SUNDAY, Nov. 14 (HealthDay News) -- If you're an incessant cell
phone user and a mysterious rash appears along your jaw, cheek or
ear, chances are you're allergic to nickel, a metal commonly used
in cell phones.
While allergists have long been familiar with nickel allergy,
"cell phone rash" is just starting to show up on their radar
screen, said Dr. Luz Fonacier, head of allergy and immunology at
Winthrop University Hospital in Mineola, N.Y.
"Increased use of cell phones with unlimited usage plans has led to prolonged exposure to the nickel in phones," said Fonacier, who is scheduled to discuss the condition in a larger presentation on skin allergies Nov. 14 at the American College of Allergy, Asthma and Immunology annual meeting in Phoenix.
Symptoms of cell phone allergy include a red, bumpy, itchy rash
in areas where the nickel-containing parts of a cell phone touch
the face. It can even affect fingertips of those who text
continuously on buttons containing nickel. In severe cases,
blisters and itchy sores can develop.
Fonacier said she sees many patients who are allergic to nickel
and don't know it. "They come in with no idea of what is causing
their allergic reaction," said Fonacier, also a professor of
clinical medicine at the State University of New York at Stony
Brook. Sometimes, she traces her patients' symptoms to their cell
In 2000, a researcher in Italy documented the first case of cell
phone rash, prompting other research on the condition. In a 2008
study published in the
Canadian Medical Association Journal, U.S. researchers tested for nickel in 22 handsets from eight manufacturers; 10 contained the metal. The parts with the most nickel were the menu buttons, decorative logos on the headsets and the metal frames around the liquid crystal display (LCD) screens.
Cell phone rash is still not well known, said allergist Dr.
Stanley M. Fineman, a clinical associate professor at the Emory
University School of Medicine in Atlanta. While he's treated more
cases of nickel allergy caused by piercings than by cell phones,
"it's good for allergists and dermatologists to have cell phone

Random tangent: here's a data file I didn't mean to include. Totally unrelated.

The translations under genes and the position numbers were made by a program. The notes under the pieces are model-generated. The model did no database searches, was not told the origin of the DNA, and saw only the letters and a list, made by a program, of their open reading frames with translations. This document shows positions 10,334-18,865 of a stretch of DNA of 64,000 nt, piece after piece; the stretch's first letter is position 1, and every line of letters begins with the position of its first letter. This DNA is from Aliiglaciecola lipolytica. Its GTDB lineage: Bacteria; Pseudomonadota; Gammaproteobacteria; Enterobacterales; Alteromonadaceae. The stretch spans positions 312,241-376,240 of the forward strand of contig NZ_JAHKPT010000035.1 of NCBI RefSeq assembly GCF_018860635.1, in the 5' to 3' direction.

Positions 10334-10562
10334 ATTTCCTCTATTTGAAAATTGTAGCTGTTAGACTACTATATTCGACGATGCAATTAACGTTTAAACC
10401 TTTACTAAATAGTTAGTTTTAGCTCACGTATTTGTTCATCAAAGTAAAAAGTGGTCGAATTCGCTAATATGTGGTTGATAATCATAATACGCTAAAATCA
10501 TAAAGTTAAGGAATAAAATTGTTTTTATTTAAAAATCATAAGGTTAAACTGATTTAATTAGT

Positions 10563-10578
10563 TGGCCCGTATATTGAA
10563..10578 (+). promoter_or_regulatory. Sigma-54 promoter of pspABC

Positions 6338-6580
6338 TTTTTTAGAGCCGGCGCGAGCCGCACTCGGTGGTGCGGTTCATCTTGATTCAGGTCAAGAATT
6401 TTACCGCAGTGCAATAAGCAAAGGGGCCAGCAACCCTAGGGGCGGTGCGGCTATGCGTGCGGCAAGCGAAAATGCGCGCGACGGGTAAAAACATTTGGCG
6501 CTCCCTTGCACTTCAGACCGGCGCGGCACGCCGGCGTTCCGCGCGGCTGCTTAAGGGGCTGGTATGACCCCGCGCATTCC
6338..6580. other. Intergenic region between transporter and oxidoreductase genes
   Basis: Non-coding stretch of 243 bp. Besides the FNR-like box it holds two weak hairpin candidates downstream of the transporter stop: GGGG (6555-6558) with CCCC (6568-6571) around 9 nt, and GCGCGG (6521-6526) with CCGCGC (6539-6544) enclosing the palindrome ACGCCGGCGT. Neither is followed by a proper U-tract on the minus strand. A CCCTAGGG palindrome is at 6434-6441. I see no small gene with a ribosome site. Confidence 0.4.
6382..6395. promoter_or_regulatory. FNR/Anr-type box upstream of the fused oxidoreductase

contact dermatitis on their radar screens," he said.
Nickel allergy affects an estimated 17 percent of women and 3
percent of men. Women typically develop cell phone rash more often
because they are more likely to have been sensitized to nickel
after ear piercing, or had an allergic reaction to
nickel-containing jewelry. If you get rashes from costume jewelry
or the metal button on your jeans, you're probably
nickel-sensitive, said Fonacier.
To treat cell phone rash, you can apply a mild over-the-counter
corticosteroid, she said. (Ask your doctor about how long you can
safely use it.) Then, keep the nickel-bearing parts of your phone
off your face.
"Buy a phone cover, opt for a hands-free device, use the speaker phone or switch to a phone that doesn't contain nickel on surfaces that touch your skin," she said. Consult an allergist if the rash lingers.
If you know you're nickel-allergic, go online and order a nickel
spot-test kit before you buy a new phone, Fonacier suggested. "Put
a drop of the liquid [dimethylglyoxime] on a cotton swab and dab
the swab on those parts of the phone where nickel is typically
found," she said. "If the applicator turns pink, the phone contains
a good amount of nickel."
Some researchers believe the United States should regulate
nickel more stringently, as some European countries do, said
Fonacier. Since 1994, the EU Nickel Directive has limited nickel
release from consumer products that come into direct, prolonged
contact with skin. Since then, the prevalence of nickel sensitivity
has gone down in Germany and Denmark, according to studies
published by researchers in those countries.
The best remedy for cell phone dermatitis is not to get it in
the first place, said Fonacier. "Just as you cannot tell a woman
not to wear cosmetics because she is allergic to fragrance, you
cannot tell people not to use cell phones because they are allergic
to nickel. There would be no compliance," she said. "So prevention
is the key."
To learn more about skin allergies, see the
American Academy of Family Physicians.
Please be aware that this information is provided to supplement the care provided by your physician. It is neither intended nor implied to be a substitute for professional medical advice. CALL YOUR HEALTHCARE PROVIDER IMMEDIATELY IF YOU THINK YOU MAY HAVE A MEDICAL EMERGENCY. Always seek the advice of your physician or other qualified health provider prior to starting any new treatment or with any questions you may have regarding a medical condition.
Copyright © EBSCO Publishing. All rights reserved.